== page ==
JB: You mentioned that kid and his eye, so I have to ask…was that really his eye or some kind of contact lens?
AJ: (laughing) No, it’s a contact lens. That poor kid, he was blind in that one eye, wearing that thing all day with the wind and the sand. You’d think it would be hard to keep it in all day and not get cranky. He was so excited to be there.
JB: I’m glad to hear the eye was fake. That would’ve been horrible to really be making fun of a kid with a damaged eye, even if it was for a movie.
AJ: Jim and Nat told us to act like an old married couple and it worked. I was worried, too. It had to be believable, but I felt like I had to be liked. I don’t always play a character where I worry about being liked, but you have to feel for this woman and see that she loved her son. I would put in little physical things; touch him in a way that showed I cared for him. Perhaps the character was misguided, but you wanted to sense that she loved him, even if she was making fun of him. She had the best of intensions.
JB: The last character I saw you in was a little unlikable, and she was also hysterical. Liberal Arts was one of my favorite movies last year, and when I talk about it nobody I know saw it. Isn’t that frustrating?
AJ: Yeah, why is it? Don’t they say it’s the distributors fault?I don’t know. It was double fun for me, because Josh Radnor [writer, director, star of Liberal Arts] and I both went to KenyonCollege. We both had that professor that the character was based on.
JB: Wow…that was a real character! She was so bizarre and fun. Speaking of your college days, Paul Newman sort of discovered you. Can you tell me a story about him?
AJ: He went to KenyonCollege as well. He has a theatre there [Bolton Theater] and he cast me in a play that he directed. I got a ride from him once, from the theatre down to the deli and down Main Street. We were in his Datsun 280Z. He was just the sweetest man. He told me if I ever needed a favor just to let him know. He told me to be specific, and that he’d be there for me. Getting out of the car, I said ‘Paul’…I called him Paul…’Thank you, that’s the nicest thing to say.’ To this day I still think about that. Of course I can’t call him on that now, but…he gave me such confidence. It was nice having that in my back pocket just in case I needed it. That one little gesture. He was great to actors and he was also a great director. I wish he would’ve directed more.
JB: When I looked up a list of your movies, I saw you had a small part and you’re listed as “party guest” in Wolf. If you ever ran into James Spader at a party and he was talking about something you did, would you tell him that you had a small part with him in that movie?
AJ: Oh, not in a million years! If I reminded him of that, he’d either go ‘Oh my god, that’s right.’ Or he’d say ‘I don’t remember that,’ and I’d be mortified.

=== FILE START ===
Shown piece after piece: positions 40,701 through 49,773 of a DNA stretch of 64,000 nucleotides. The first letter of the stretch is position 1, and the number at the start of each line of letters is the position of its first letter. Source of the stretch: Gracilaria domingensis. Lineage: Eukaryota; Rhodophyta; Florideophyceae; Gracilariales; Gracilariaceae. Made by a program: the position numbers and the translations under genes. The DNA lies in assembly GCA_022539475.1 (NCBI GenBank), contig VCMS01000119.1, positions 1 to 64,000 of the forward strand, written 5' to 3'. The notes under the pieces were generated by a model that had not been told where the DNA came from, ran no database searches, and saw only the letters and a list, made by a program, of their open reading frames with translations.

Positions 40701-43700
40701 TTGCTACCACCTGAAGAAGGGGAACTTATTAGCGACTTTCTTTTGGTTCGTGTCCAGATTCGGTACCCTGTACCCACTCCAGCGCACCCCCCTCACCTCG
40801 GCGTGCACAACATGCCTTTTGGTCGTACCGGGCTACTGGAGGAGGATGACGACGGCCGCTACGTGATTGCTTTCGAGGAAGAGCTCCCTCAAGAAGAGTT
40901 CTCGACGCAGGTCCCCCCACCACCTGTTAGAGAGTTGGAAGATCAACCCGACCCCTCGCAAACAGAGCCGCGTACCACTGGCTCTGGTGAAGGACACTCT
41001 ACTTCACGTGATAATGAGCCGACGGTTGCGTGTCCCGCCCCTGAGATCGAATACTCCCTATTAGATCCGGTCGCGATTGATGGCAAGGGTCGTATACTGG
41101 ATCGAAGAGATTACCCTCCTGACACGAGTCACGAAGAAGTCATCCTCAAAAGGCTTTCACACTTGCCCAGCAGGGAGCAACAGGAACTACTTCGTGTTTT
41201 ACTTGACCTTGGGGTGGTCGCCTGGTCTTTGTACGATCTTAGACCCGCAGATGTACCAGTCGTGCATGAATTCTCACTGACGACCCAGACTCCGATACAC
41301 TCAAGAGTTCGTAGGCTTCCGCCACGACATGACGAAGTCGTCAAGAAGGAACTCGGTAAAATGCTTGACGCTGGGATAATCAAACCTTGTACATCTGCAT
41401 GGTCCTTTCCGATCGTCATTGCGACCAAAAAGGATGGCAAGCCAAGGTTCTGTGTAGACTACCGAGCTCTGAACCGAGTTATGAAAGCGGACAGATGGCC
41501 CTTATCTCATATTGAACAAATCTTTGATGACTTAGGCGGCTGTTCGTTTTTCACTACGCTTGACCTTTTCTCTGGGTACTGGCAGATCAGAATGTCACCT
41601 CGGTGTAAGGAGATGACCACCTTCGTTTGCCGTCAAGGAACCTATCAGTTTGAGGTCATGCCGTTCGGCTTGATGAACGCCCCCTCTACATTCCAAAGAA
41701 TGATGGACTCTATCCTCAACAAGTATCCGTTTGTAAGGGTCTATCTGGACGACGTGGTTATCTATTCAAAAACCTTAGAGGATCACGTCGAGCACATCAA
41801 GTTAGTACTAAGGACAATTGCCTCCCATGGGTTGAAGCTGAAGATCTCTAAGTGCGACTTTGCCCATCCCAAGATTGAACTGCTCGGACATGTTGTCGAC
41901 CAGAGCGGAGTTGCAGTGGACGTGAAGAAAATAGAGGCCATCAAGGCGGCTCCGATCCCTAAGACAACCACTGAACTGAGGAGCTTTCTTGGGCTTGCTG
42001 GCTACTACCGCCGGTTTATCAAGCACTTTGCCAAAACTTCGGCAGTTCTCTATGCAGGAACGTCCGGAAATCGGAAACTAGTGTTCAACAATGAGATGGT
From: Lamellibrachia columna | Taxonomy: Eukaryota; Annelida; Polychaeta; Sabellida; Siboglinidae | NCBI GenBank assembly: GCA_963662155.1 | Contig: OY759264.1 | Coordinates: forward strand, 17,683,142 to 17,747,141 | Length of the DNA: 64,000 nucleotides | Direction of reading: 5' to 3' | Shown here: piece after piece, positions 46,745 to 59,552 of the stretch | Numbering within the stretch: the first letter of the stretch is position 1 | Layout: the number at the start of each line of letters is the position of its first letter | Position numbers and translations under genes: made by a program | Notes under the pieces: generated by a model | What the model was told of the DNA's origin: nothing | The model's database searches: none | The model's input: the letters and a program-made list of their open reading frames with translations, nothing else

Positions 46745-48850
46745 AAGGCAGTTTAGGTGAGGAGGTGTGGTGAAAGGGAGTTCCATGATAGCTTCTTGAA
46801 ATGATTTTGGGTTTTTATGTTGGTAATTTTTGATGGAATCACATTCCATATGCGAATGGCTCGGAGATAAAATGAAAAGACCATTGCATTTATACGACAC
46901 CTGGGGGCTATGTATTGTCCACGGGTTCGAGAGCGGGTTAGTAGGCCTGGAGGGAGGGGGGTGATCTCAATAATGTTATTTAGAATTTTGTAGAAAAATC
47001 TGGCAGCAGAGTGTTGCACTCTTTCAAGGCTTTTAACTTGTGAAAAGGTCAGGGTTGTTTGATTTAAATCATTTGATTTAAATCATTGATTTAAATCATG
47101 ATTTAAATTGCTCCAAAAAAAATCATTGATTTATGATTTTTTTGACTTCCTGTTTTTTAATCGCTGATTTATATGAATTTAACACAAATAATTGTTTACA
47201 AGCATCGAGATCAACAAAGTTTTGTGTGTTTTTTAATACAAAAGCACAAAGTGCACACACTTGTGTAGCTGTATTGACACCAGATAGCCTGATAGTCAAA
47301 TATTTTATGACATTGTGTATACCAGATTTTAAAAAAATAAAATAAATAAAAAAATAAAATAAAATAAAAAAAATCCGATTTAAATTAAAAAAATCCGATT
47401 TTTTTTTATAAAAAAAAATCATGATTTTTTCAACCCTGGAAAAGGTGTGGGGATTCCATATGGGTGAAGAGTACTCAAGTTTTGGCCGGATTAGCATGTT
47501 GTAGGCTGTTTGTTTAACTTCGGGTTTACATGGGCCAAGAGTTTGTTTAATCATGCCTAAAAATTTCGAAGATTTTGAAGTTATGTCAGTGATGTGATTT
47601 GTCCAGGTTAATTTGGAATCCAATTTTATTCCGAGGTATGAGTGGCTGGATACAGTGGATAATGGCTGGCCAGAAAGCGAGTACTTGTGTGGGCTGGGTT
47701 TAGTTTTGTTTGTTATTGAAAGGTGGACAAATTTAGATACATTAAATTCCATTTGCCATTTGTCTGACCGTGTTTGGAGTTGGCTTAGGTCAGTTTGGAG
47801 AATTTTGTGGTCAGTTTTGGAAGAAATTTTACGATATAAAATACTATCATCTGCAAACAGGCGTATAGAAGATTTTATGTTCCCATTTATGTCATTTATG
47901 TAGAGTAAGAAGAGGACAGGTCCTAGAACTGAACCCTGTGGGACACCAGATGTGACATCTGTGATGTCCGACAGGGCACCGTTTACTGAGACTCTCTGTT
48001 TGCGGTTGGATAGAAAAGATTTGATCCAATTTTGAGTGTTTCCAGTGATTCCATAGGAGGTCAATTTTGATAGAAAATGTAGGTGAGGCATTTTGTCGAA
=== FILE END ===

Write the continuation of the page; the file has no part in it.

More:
JB: I would think the fact that it was such a small part you wouldn’t expect them to remember you, which is why it would be fun to say that to him or Jack Nicholson.
AJ: Yeah, Jack Nicholson was in that, too. No, I wouldn’t do it. I live in fear of people doing that to me. I don’t want to meet somebody at a party and say ‘It was nice meeting you,’ and have them say ‘We worked together on West Wing.’ Then it would be — Oh f**k, I didn’t remember that! Yeah, I got that part because Mike Nichols saw me in a Nicky Silver play [Ship of Fools] with Marisa Tomei and Stanley Tucci. Subsequently, I got the role in Primary Colors from that, and then West Wing. All these fun trails leading to different roles.
JB: I have to say before I let you go, I’m going to do anything I can to try to get you nominated for an Oscar for your role in this movie. I have absolutely no pull with the Academy, but I’m just so sick of comedies like this being overlooked at Oscar time.
AJ: I know! I am so glad you said that. I actually got shivers up my spine. Thanks so much. You can go ahead and do that, and…I won’t stop you!
I thought it would be nice to end on that note, so I didn’t bring up Amanda Bynes recent arrest. Janney played the strict, religious mother of Bynes character in Hairspray.
Janney went down a path other Hollywood parents should follow. Instead of just having a teacher on the set, let them pursue a real, normal life. Janney went to college and was doing plays, finished school and went to the Neighborhood Playhouse in New York and the Royal Academy of Dramatic Art in London. She then started doing movies and Broadway, and is a well adjusted adult in a crazy business.
Make sure you catch The Way, Way Back this Friday. It’s the best movie I’ve seen this year, and Allison Janney deserves a Supporting Actress nomination for her role in it (you hear me, Academy?!)
Hugh Dancy suits up to attend the 2013 Critics’ Choice Television Awards held at The Beverly Hilton Hotel on Monday (June 10) in Beverly Hills, Calif. The 37-year-old Hannibal actor was joined on stage by Allison Janney to present an award.
Anna Faris & Allison Janney - CBS 2013 Upfront Presentation in NYC - May 15